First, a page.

Producers must raise capital to drill new wells, which must generate a large enough return to make it attractive for investors or lendors to provide that capital. For example, if a driller issues bonds, its wells must produce returns sufficient to pay its creditors a decent interest. Very large energy companies can borrow money as cheaply as the US government—at an interest rate of 2-3% — whereas smaller companies pay an interest rate of 5-6%. If the internal rate of return (IRR) of the well, which can be thought of as the maximum interest a company can afford to pay on the capital it borrows and still make money, is greater than the cost of borrowing, the driller will bring new wells online. Otherwise it will not.

We estimated the IRR of a “typical” shale gas well under two conditions: the current impact fee, and a 5% severence tax on gross revenue from the well’s production. We used values for expenses, including capital expense, operating and gathering costs, lease payments and royalties, and taxes and fees characteristic of the industry.[1] We assume the current forward price curve, which reflect the present low prices and the fact that natural gas supply is expected to remain abundant in the United States even in the future.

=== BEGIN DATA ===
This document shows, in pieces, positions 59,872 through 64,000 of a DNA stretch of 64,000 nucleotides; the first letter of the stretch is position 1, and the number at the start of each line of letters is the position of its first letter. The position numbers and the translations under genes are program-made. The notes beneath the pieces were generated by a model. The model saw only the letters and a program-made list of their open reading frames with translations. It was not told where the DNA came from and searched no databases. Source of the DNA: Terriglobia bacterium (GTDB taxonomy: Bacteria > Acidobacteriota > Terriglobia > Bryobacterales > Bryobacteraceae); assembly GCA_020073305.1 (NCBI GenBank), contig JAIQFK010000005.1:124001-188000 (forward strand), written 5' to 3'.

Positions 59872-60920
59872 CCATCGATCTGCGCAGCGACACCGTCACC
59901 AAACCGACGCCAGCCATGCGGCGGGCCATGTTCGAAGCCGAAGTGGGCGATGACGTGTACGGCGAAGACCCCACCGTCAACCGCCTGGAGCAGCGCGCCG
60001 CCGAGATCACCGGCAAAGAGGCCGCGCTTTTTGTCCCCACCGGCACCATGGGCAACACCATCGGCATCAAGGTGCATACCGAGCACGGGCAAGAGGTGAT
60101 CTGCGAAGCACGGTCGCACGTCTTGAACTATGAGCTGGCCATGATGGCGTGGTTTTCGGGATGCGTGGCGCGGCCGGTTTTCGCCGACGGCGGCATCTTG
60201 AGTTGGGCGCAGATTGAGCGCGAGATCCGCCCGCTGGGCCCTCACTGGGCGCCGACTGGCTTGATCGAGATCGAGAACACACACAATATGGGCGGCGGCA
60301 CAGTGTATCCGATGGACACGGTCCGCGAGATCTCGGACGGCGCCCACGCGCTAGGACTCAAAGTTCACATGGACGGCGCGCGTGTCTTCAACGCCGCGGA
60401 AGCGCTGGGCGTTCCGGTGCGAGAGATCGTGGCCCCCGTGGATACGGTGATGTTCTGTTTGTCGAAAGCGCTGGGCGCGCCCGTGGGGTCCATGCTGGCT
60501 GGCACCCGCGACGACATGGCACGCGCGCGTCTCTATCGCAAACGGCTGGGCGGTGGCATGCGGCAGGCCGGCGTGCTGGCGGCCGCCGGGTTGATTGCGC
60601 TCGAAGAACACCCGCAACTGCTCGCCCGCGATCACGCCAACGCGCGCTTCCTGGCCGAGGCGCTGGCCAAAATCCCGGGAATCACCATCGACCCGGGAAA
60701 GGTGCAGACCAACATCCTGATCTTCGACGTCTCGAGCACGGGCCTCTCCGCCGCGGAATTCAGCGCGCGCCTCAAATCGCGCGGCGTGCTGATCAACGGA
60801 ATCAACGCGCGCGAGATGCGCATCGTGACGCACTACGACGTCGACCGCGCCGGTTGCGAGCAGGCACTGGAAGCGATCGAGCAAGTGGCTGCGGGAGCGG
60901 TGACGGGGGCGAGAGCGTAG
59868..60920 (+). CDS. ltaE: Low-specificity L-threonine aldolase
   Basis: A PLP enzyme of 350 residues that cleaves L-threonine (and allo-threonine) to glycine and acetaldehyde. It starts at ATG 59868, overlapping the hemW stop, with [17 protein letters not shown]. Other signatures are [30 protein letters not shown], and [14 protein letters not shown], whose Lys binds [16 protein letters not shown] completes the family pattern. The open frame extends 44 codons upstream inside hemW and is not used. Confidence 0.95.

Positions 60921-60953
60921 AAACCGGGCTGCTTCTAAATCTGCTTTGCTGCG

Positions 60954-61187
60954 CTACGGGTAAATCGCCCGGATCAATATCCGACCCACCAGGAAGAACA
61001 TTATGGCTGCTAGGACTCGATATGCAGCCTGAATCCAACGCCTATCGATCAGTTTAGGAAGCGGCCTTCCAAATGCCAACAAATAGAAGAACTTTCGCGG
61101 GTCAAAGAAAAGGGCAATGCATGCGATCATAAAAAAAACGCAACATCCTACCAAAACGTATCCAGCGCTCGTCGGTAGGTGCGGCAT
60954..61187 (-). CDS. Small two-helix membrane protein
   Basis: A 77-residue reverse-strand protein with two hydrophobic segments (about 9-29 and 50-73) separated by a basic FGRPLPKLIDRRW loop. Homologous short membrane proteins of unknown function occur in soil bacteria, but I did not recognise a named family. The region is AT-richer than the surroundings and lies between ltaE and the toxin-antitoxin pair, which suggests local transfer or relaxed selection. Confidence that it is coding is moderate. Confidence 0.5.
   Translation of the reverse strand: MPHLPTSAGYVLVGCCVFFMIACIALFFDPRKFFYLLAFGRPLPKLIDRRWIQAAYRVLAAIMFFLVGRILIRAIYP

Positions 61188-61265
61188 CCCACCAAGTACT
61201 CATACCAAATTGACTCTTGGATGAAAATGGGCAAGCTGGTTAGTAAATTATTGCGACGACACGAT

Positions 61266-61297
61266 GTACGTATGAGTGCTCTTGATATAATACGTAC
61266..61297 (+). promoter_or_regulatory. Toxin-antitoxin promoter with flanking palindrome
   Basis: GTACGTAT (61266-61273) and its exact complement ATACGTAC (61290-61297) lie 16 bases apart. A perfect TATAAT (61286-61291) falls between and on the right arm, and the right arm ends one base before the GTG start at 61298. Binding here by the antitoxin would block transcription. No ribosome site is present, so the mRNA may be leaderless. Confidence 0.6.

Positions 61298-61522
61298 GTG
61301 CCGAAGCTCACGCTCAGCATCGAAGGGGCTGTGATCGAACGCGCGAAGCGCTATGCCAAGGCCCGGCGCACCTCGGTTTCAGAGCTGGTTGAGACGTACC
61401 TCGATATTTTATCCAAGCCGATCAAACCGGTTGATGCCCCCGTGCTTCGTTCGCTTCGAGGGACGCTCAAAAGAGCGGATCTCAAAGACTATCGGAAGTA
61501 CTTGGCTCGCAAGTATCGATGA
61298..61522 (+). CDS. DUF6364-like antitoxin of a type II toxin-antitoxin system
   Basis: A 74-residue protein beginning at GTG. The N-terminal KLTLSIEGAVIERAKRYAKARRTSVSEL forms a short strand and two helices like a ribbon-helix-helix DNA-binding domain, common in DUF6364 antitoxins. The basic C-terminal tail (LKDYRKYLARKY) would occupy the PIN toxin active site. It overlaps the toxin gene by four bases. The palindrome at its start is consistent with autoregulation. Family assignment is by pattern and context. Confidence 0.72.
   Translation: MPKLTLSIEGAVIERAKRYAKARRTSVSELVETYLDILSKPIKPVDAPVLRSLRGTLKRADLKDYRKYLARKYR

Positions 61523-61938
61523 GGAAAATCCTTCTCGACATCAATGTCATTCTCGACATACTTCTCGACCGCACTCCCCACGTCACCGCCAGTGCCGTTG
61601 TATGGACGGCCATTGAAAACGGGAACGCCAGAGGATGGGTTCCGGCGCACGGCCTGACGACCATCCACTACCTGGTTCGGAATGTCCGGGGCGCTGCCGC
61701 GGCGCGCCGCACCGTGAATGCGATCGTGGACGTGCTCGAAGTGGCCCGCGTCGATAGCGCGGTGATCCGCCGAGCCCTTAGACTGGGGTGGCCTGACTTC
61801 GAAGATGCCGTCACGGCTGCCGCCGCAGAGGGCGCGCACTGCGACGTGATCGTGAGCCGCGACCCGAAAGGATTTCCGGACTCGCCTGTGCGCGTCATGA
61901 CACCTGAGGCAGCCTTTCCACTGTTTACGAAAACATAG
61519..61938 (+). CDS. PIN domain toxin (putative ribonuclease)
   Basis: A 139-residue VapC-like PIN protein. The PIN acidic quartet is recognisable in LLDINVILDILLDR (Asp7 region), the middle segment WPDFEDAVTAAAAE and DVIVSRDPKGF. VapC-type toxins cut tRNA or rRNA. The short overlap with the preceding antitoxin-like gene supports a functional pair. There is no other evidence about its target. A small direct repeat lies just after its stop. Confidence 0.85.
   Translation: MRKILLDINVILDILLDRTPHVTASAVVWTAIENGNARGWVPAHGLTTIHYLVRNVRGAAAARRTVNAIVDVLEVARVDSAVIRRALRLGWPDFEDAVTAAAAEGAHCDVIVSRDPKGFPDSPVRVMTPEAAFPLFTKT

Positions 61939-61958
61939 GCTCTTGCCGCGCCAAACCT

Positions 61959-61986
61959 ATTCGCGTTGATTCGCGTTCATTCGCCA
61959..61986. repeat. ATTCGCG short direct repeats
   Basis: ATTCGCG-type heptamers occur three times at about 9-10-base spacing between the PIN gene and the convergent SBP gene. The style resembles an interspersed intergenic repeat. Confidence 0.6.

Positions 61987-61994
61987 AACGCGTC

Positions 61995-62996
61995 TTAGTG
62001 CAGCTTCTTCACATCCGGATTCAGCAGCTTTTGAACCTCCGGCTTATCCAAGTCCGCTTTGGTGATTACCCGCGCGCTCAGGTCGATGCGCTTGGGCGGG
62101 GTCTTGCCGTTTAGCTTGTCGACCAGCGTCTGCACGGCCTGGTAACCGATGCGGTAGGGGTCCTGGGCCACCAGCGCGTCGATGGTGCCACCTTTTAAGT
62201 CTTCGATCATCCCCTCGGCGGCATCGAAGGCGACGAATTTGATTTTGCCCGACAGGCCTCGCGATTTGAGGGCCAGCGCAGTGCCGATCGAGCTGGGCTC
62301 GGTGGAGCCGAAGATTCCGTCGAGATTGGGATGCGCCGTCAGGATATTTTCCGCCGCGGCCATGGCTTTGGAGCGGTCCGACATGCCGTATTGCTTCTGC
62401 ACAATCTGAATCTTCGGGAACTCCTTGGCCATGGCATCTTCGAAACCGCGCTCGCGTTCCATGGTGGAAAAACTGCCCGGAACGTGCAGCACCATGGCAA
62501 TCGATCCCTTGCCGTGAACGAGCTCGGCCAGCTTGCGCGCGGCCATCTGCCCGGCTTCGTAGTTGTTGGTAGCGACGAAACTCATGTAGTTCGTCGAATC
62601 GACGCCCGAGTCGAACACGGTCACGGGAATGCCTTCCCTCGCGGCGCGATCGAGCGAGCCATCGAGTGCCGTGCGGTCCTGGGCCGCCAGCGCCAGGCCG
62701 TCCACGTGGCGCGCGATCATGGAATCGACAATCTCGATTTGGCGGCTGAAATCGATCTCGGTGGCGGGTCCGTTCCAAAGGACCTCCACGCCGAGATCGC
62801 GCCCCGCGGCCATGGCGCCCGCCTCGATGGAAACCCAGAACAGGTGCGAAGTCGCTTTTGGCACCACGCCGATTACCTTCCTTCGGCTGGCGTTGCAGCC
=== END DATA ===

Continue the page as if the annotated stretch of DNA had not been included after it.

Switching from the impact fee to a 5% severance tax would result in a small reduction in the operator’s IRR. A typical well drilled in 2014 and starting production in 2015 would generate a return of 13% with an impact fee and 12% with a severance tax. This is comfortably more than the interest drillers must pay in order to borrow the capital needed to drill new wells.

With the impact fee, we estimate that a well drilled in 2014 will earn the driller about $1.9 million and the State about $380,000 over 15 years.[2] With a severance tax, the driller would net $1.6 million and the State would earn $830,000. Proportionally, the loss to the driller — about 18% over the lifetime of the well — is much smaller than the gain to the State’s coffers: about 120%.